Pioneer's Science Supporting Optimum® AcreMax® 1 Insect Protection
The Benefits of Blending Rootworm Refuge on Bt Rootworm Trait Durability
May 19, 2010
Laura Higgins1, Lindsey Flexner2, Zaiqi Pan2, Bruce Stanley2, Rachel Binning3, Tim Nowatzki2, Analiza Alves2, Ray Layton3, and Marlin Rice2f
1Dupont Agriculture Biotechnology Group, 2Pioneer Trait Characterization & Development Group, 3Pioneer Biotechnology Affairs & Regulatory Group
Pioneer is committed to the responsible development and deployment of the leading technologies that growers demand. Optimum® AcreMax® 1 (OAM1) insect protection is supported by more than six years of proprietary and public research and extensive predictive computer modeling to support the trait durability plan and sound stewardship practices.
Pioneer has an ongoing commitment to insect resistance management research. After the 2005 commercialization of Herculex® RW and Herculex® XTRA, Pioneer continued to study the interaction of the Herculex traits and their target pests. This research effort continues today and is part of Pioneer's commitment to bring growers the best possible solutions for managing their crops while extending the effectiveness of every insect control trait we place in our products.
What has Pioneer done to model blended rootworm refuge durability?
Pioneer developed a predictive computer model to evaluate seed blends. This model compares the effect of different refuge options on the durability of corn containing event DAS-59122-7 (59122)–the rootworm trait in Herculex RW, Herculex XTRA, OAM1 and Optimum® AcreMax® RW (OAMRW). The Pioneer model was validated by a third-party biostatistician (Critical Path Services, Garnet Valley, PA) and reviewed by academic rootworm researchers and computer modeling experts. This new model takes into account the non-high dose characteristics of event 59122 (Binning et al. 2010), adult western corn rootworm (Diabrotica virgifera virgifera LeConte) movement in the corn field, the probability of mating between corn rootworm males emerging from refuge corn with corn rootworm females emerging from Bt corn, and random oviposition in the field.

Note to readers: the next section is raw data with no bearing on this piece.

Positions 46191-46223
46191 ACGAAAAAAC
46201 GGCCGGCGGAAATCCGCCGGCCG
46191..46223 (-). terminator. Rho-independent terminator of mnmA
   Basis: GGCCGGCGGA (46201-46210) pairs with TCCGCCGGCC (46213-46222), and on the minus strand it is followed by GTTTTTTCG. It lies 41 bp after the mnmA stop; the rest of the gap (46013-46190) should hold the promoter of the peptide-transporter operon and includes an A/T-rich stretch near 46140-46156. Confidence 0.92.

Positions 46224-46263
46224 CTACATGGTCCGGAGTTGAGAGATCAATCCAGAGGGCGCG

What does Pioneer’s modeling suggest about the effectiveness of a 10% blended rootworm refuge compared to a traditional 20% separate block refuge?
Pioneer's field data and modeling strongly suggest a smaller, blended corn rootworm refuge provides more benefit to extending Bt rootworm trait durability than the traditional 20% block refuge because of more effective refuge placement. A 10% blended rootworm refuge is an effective tool the grower can use to delay the development of corn rootworm resistance to 59122 corn.
Pioneer’s modeling simulations were conducted for several corn rootworm refuge strategies (Figure 1). In each scenario modeled, implementing a 10% blended corn rootworm refuge extended the durability of 59122 corn compared to a 20% block refuge. Pioneer used assumptions derived from strong empirical evidence; for example, beetle emergence phenology, daily oviposition rate curve, and adult beetle movement. In addition, the model was conservatively designed for continuous corn situations (corn-on-corn fields) and a single isolated field. In such situations, selection pressure for development of corn rootworm resistance is high. The common practice of corn-soybean crop rotation would likely further the durability estimates of 59122 corn. The results of the scenarios modeled demonstrate the superiority of a 10% blended refuge relative to block refuge deployment strategies for 59122 corn and corn rootworm.
Figure 1. Comparison of trait durability (in years*) of 59122 corn deployed with a 20% block
refuge and a 10% seed blend refuge.